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Legend has it that there once was a boy who, on his way to school, noticed a small leak in a dike and, knowing he would be late for school, poked his finger in the hole until a passerby later saw him, went to get help, and many others who came to his aid were able to repair the dike and seal the leak. He saved the day with his forethought and self-sacrifice. What does this have to do with health care?
U.S. health plans are just like that little Dutch boy, with the coming onslaught of conversion to ICD-10 coding next year, and the fraud and misrepresentation likely to ensue from that confusing and daunting task (real or fabricated).
We have a little over a year left to seal up that leak.
While we say other countries have been on ICD-10 since 1994, the level of adoption from place to place still varies. To date, the United States has continued to use ICD-9, but that will end by mandate in October of 2014. We’ll be converting from 17,000 disease classifications to over 150,000, with significantly more specificity. But if the rest of the globe is any indicator, it is likely that the U.S. will be accepting data with a blend of ICD-9 and ICD-10 codes for years to come. This will impact providers, billers, health plans, and anyone who analyzes U.S. health care claims data, but each party is essentially left to its own devices to re-map the codes.
ICD-10 is expected to influence billing documentation, provider contracting, payment integrity analysis, and other major business functions, as well as IT systems for trend analysis and analytics; claims and documentation in both paper and electronic form will be overhauled.
Moving to ICD-10 is intended to bring the benefits of greater coding accuracy, higher data quality for measuring service and outcomes, more efficiency, lower costs, better use of the electronic health record, and better alignment worldwide, to name a few.
Recognize that two sweeping changes are happening: more codes with more specificity but also totally restructured codes. Here is an example of the greater specificity: the most common type of stroke has 11 different ICD-9 codes, but 127 different ICD-10 codes, depending on circumstances. And an instance of the new structure: unlike the 5 digit ICD-9 codes, each of the 7 digits in the new coding system has a meaning, e.g. 1st digit – section, 2nd digit – body system, 3rd digit – root operation, 4th digit – body part, etc.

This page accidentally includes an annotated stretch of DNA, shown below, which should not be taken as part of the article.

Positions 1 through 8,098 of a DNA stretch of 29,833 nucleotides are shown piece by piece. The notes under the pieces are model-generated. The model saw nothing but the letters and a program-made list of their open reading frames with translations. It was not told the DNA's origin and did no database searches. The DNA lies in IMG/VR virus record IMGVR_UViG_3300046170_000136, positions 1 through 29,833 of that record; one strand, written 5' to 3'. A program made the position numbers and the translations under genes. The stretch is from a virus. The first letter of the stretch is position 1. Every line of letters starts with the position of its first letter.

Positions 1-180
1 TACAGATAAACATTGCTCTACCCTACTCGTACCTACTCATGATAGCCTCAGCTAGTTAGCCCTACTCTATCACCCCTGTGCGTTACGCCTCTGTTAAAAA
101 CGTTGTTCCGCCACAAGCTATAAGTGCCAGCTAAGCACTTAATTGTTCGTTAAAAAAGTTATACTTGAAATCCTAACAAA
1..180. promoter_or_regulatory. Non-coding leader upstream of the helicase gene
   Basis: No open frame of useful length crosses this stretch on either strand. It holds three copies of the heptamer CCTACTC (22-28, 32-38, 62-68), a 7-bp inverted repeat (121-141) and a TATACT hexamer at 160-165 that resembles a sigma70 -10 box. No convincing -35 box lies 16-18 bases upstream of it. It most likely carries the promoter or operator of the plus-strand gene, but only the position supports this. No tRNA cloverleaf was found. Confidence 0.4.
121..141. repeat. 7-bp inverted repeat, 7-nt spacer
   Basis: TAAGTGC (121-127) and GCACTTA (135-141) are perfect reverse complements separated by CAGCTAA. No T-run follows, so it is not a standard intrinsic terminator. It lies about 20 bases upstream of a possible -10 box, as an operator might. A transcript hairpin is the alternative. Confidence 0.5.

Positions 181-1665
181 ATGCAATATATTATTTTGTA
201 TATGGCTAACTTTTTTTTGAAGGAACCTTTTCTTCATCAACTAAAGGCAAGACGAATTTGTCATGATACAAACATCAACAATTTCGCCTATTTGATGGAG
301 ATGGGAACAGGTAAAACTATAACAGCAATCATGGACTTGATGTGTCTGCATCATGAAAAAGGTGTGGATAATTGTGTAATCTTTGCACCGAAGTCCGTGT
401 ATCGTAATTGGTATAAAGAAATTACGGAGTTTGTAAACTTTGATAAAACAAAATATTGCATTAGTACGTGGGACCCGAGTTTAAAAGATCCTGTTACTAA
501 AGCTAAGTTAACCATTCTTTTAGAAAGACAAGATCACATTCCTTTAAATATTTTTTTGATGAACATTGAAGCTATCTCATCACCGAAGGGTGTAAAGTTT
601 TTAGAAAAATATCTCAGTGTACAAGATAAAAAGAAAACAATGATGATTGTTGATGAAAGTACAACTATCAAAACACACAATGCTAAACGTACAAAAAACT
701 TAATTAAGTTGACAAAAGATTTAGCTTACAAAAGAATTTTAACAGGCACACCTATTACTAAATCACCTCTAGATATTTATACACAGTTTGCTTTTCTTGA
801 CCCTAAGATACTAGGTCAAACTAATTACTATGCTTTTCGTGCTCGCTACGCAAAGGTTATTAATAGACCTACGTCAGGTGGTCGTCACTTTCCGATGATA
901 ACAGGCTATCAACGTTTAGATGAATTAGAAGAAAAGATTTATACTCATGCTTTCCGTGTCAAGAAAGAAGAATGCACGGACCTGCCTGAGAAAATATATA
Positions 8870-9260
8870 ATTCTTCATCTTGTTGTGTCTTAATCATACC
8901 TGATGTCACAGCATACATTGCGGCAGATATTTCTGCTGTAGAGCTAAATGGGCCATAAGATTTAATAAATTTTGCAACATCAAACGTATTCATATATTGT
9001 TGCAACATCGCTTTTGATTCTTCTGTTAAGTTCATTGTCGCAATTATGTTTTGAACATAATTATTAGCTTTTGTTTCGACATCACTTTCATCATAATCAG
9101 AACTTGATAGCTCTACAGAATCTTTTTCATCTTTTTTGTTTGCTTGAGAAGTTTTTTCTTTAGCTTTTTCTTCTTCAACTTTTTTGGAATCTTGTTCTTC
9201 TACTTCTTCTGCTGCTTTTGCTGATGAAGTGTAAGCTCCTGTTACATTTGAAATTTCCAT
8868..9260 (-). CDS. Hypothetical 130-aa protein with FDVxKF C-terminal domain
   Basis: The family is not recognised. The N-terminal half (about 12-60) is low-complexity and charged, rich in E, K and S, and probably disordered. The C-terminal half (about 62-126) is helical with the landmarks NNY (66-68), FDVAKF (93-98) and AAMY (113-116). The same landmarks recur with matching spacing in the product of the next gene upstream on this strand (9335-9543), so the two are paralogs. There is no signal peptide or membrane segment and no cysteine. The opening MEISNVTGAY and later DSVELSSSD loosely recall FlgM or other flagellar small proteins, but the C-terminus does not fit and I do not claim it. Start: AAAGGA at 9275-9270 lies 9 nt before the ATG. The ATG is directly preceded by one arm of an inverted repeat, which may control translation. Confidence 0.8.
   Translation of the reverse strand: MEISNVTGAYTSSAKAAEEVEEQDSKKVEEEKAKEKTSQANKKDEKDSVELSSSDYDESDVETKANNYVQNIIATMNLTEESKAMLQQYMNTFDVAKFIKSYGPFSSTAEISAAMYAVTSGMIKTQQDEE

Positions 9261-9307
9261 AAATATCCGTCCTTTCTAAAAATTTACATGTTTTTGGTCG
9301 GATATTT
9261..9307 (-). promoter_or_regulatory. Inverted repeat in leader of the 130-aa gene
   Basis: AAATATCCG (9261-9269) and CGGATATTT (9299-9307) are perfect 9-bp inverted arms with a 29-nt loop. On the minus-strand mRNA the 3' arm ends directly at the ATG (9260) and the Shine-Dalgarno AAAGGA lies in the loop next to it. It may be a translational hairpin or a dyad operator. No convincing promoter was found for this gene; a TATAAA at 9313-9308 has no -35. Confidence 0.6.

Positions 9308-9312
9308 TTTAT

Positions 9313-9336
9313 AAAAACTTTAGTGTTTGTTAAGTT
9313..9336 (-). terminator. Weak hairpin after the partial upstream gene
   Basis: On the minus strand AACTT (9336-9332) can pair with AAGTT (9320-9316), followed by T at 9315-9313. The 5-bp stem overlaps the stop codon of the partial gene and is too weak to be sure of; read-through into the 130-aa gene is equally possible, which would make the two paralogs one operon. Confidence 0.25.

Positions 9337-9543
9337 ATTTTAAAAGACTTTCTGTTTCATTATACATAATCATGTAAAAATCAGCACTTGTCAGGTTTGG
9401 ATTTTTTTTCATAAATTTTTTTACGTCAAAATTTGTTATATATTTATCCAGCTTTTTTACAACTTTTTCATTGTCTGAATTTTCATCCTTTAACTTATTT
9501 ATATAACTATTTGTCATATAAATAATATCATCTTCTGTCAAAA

It should be noted that only a small percentage of codes will map directly, and all other codes will lose information or need someone to “assume” the level of specificity originally intended. As no generally approved complete technology is available, mapping is directly related to the quality of the person doing the translation.
Those complexities, by definition, lead to important questions healthcare organizations should be ready to tackle:
- How reliable is the data that is known, in order to re-map?
- How do you do trending and peer group analysis over time, and determine claims that are actually quality delivery of care vs. outliers worthy of scrutiny?
- Are there errors in the mapping, or worse yet, intentional misrepresentation of the facts, by creative billers?
- Will billers use a combination of ICD-9 and ICD-10 based on what might be more advantageous for their reimbursement, and say “oops” later?
- Will providers and plans use the ICD-10 opportunity to re-negotiate every contract provision, to the detriment of the other, thereby resulting in added administrative and medical costs?
- Will fraud alerts really be false positives, because of data integrity issues?
- Are there holes in the system (edits) that can be corrected while the mapping exercise is underway?
- Who is at fault for any errors: the payer, the provider, the claims editing vendor, the clearinghouse?
Healthy skepticism will be important. Assume now that the unscrupulous will find any hole in your system and take full advantage of it.
Fraud and improper payments as an industry problem will get worse before anyone can reap the benefits of the reasons we moved to ICD-10 in the first place.
Having the foresight to plug those leaks until help arrives is not just a matter making small gestures, it is a matter of corporate and in some cases personal self-preservation.
Julie Malida is the Principal for Health Care Fraud Solutions in the Security Intelligence Practice at the SAS Institute Inc. She is a 30-year veteran of the health insurance industry and is a Fellow of the Society of Actuaries and a Member of the American Academy of Actuaries.